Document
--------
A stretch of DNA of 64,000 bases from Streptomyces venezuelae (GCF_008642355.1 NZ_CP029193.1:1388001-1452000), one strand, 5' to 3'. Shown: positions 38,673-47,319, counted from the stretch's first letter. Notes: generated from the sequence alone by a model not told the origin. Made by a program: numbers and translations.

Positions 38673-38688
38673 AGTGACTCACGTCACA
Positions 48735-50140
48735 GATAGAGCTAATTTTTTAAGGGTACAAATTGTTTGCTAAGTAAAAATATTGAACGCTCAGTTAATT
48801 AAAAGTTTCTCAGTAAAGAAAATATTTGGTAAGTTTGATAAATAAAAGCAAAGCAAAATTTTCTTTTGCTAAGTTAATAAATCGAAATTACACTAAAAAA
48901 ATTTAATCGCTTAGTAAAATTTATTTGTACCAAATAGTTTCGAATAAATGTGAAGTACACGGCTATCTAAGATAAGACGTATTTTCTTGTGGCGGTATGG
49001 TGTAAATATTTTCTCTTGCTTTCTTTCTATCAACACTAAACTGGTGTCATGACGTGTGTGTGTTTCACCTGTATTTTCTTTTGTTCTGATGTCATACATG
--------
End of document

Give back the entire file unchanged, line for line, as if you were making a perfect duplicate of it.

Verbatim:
A stretch of DNA of 64,000 bases from Streptomyces venezuelae (GCF_008642355.1 NZ_CP029193.1:1388001-1452000), one strand, 5' to 3'. Shown: positions 38,673-47,319, counted from the stretch's first letter. Notes: generated from the sequence alone by a model not told the origin. Made by a program: numbers and translations.

Positions 38673-38688
38673 AGTGACTCACGTCACA
Positions 48735-50140
48735 GATAGAGCTAATTTTTTAAGGGTACAAATTGTTTGCTAAGTAAAAATATTGAACGCTCAGTTAATT
48801 AAAAGTTTCTCAGTAAAGAAAATATTTGGTAAGTTTGATAAATAAAAGCAAAGCAAAATTTTCTTTTGCTAAGTTAATAAATCGAAATTACACTAAAAAA
48901 ATTTAATCGCTTAGTAAAATTTATTTGTACCAAATAGTTTCGAATAAATGTGAAGTACACGGCTATCTAAGATAAGACGTATTTTCTTGTGGCGGTATGG
49001 TGTAAATATTTTCTCTTGCTTTCTTTCTATCAACACTAAACTGGTGTCATGACGTGTGTGTGTTTCACCTGTATTTTCTTTTGTTCTGATGTCATACATG